Grim Outlook for College Grads: By the Numbers

Victoria Page, Staff Writer

It doesn’t look like college students are destined for success in the state of Connecticut, especially if they want to stay here. Recent graduates who want to stay in Connecticut can’t expect to see a return on their educational investment anytime soon. Individual situations and industry salaries vary, but most students shouldn’t plan on going on vacation soon. Based on statistics for the average newly employed college graduate in Connecticut who is living modestly, here are some sobering numbers:


The average starting salary for 2018 college graduates. This number is based on a study by consulting firm Korn Ferry that compared the salaries of 310,000 entry level positions nationwide.


After taxes in Connecticut, this is about how much recent graduates can expect to take home each month. Then come the bills.  


This is the Fair Market Rent (FMR) cost for a basic two-bedroom apartment in Connecticut, according to a 2018 report on rental affordability by the National Low Income Housing Coalition. The FMR is an estimate of what someone should expect to pay monthly for a modestly priced rental. Based on the same study, a person renting in the Stamford-Norwalk metropolitan area would have to make $38 per hour to avoid spending more than 30 percent of their income on housing. That is more than a person would have to make to rent by the same standards in the entire state of Hawaii. That makes the Stamford-Norwalk area the most expensive in the entire country.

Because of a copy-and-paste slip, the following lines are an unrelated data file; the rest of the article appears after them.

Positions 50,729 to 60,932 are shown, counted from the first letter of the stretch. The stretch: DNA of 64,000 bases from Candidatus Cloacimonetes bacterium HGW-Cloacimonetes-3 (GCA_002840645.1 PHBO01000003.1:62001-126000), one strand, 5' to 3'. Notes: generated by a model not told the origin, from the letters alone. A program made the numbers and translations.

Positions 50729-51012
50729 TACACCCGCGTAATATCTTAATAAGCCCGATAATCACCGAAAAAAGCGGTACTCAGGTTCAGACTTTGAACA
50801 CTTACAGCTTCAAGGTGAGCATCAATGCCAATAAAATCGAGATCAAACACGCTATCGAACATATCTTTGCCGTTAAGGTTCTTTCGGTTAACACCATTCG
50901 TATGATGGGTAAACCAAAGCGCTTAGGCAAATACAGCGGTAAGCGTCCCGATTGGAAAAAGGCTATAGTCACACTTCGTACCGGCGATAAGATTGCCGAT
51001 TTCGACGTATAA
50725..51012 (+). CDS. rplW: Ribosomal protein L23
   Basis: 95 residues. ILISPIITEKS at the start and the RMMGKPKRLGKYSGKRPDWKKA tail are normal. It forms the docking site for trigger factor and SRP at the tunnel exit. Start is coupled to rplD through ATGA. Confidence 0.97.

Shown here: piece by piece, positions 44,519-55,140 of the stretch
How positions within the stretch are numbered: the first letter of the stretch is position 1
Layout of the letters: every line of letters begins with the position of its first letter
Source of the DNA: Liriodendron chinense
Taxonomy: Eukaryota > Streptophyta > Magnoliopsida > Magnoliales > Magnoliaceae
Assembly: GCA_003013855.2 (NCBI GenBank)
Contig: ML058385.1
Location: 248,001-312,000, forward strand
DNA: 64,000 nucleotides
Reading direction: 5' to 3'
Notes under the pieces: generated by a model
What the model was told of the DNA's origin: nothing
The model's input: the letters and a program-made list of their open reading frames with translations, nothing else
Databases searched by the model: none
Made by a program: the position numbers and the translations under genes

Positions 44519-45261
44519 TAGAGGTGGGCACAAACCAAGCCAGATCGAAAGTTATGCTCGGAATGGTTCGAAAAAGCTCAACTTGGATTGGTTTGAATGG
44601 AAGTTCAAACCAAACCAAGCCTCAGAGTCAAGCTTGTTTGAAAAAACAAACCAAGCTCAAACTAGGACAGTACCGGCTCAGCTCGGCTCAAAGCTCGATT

The average student loan debt of college graduates in Connecticut, $38,510, is also the highest in the country. According to the Institute for College Access and Success, this is what graduates who went to school four years can expect as their monthly loan repayment, which starts six months after graduation.


The average monthly payment for used cars in 2018.


This is what the average person under age 25 spends on groceries per month, according to the Bureau of Labor Statistics’ Consumer Expenditure Survey.


The average monthly payment for car insurance for residents in their 20s, according to a 2019 study by Zebra, a company that compares car insurance rates across the country.


The average cell phone bill for a smartphone, according to the 2019 Consumer Reports comparison.


What’s left.

This is the take home after paying pretty standard bills. This is all they could potentially have left to spend on gas, coffee, clothes, yoga, pets, wine, Netflix, and nights out with friends. After studying for four years, at the very least they have earned the right to enjoy their weekends. How are they supposed to start saving any money? This isn’t what they went to school for.